# Canceling a Common Factor

Staff Emeritus
Science Advisor

## Homework Statement

I've got a fraction here:

$\frac{14+14\sqrt{3}}{-8}$

Why is it you can take a 2 out of the bottom and top to make it the following?

$\frac{7+7\sqrt{3}}{-4}$

I'm lost in figuring out how this works. I thought the top was like having (14+14x), where you can take a 14 out of each term and make it 14(1+x).

## Answers and Replies

Mentallic
Homework Helper
What does
$$\frac{14y}{2x}$$
equal to?

Also, you can move the negative sign from the denominator to the numerator by "taking out" a -1 from both the numerator and denominator.

SteamKing
Staff Emeritus
Science Advisor
Homework Helper
Really?

Code:
Lookit:
14 + 14*Sqrt(3)      2*7 + 2*7 * Sqrt(3)     2*[7 + 7 * Sqrt (3)]     7 + 7 * Sqrt (3)
---------------- =   ------------------- =   -------------------- = ----------------
-8                     2*(-4)                   2 * (-4)               -4

Staff Emeritus
Science Advisor
I understand that 14y/2x = 7y/x.

I thought you couldn't divide the original fraction that way because it's still adding up there and you had to take a factor out or something first.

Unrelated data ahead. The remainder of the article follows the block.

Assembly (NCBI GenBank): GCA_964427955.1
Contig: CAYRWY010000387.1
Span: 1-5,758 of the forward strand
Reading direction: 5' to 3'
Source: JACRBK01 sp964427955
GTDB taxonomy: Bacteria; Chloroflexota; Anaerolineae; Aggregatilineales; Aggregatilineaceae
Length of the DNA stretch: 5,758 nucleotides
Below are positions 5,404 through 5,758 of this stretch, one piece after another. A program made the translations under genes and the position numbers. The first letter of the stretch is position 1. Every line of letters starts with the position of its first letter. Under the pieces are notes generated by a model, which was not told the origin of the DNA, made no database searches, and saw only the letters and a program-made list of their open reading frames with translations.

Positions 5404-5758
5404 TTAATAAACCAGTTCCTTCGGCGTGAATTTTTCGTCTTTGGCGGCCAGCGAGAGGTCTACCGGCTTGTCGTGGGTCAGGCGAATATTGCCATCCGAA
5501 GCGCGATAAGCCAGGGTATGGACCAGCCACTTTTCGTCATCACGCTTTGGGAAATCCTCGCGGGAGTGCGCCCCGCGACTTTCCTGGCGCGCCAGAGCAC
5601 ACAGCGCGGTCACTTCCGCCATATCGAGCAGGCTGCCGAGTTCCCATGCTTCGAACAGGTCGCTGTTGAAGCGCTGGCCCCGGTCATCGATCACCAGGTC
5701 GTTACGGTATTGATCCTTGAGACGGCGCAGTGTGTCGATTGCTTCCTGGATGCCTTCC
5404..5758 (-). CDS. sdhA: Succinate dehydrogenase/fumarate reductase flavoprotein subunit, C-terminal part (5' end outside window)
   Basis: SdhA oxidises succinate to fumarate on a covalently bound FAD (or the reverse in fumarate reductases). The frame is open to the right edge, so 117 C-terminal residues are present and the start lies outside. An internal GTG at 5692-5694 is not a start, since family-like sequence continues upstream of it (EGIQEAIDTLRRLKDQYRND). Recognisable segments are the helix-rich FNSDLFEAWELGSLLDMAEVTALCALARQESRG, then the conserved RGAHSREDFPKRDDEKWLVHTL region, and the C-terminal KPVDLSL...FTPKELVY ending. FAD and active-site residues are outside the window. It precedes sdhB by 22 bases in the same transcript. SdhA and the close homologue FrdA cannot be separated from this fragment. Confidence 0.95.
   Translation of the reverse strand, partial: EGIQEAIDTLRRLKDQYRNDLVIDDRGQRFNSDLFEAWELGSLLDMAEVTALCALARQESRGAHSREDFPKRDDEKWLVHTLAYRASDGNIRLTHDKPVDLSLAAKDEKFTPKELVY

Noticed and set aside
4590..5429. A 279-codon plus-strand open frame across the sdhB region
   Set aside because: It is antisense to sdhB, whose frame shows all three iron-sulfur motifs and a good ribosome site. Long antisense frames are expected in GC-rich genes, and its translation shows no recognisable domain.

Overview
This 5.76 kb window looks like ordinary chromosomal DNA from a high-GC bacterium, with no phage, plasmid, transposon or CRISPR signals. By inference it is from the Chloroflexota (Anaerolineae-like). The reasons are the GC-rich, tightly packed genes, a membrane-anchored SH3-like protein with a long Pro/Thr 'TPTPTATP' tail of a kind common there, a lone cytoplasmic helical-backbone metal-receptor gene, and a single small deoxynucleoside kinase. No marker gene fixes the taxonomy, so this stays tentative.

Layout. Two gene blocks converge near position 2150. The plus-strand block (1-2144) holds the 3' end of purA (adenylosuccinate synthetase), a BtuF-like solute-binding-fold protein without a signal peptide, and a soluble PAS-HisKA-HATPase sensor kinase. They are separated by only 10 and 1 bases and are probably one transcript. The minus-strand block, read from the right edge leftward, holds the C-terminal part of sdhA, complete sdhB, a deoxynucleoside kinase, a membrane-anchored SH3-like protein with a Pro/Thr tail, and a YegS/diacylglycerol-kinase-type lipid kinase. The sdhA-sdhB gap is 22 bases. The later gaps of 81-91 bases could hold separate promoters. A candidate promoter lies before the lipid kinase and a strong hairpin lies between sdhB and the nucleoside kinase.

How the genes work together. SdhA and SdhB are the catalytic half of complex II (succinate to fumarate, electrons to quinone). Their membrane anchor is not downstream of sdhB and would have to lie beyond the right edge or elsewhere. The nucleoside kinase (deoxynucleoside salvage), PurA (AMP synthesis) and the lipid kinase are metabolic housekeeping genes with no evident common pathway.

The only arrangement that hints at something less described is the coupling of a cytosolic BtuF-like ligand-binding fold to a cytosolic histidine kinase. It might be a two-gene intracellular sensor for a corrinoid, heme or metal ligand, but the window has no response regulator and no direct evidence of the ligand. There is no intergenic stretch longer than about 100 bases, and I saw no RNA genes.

SteamKing
Staff Emeritus
Science Advisor
Homework Helper
Multiplication distributes over addition, so a*(b + d) = a*b + a*d

Mentallic
Homework Helper
I understand that 14y/2x = 7y/x.

I thought you couldn't divide the original fraction that way because it's still adding up there and you had to take a factor out or something first.

Yes, that's true, but look at what you said earlier

I'm lost in figuring out how this works. I thought the top was like having (14+14x), where you can take a 14 out of each term and make it 14(1+x).

So in this case, the numerator is $14(1+\sqrt{3})$ so we can now let $y=1+\sqrt{3}$.

Staff Emeritus
Science Advisor
So in this case, the numerator is $14(1+\sqrt{3})$ so we can now let $y=1+\sqrt{3}$.

Arrghh... I had my answer as $\frac{7(1+\sqrt{3})}{4}$ , which was apparently wrong, whereas $\frac{7+7\sqrt{3})}{4}$ was correct.

Office_Shredder
Staff Emeritus
Science Advisor
Gold Member
Arrghh... I had my answer as $\frac{7(1+\sqrt{3})}{4}$ , which was apparently wrong, whereas $\frac{7+7\sqrt{3})}{4}$ was correct.

Those are both the exact same number, and are equally correct actually (well, except for the missing minus sign)

Staff Emeritus
Science Advisor
Those are both the exact same number, and are equally correct actually (well, except for the missing minus sign)

Ah yes, forgot the negative.
At least I got it figured out. I was so confused...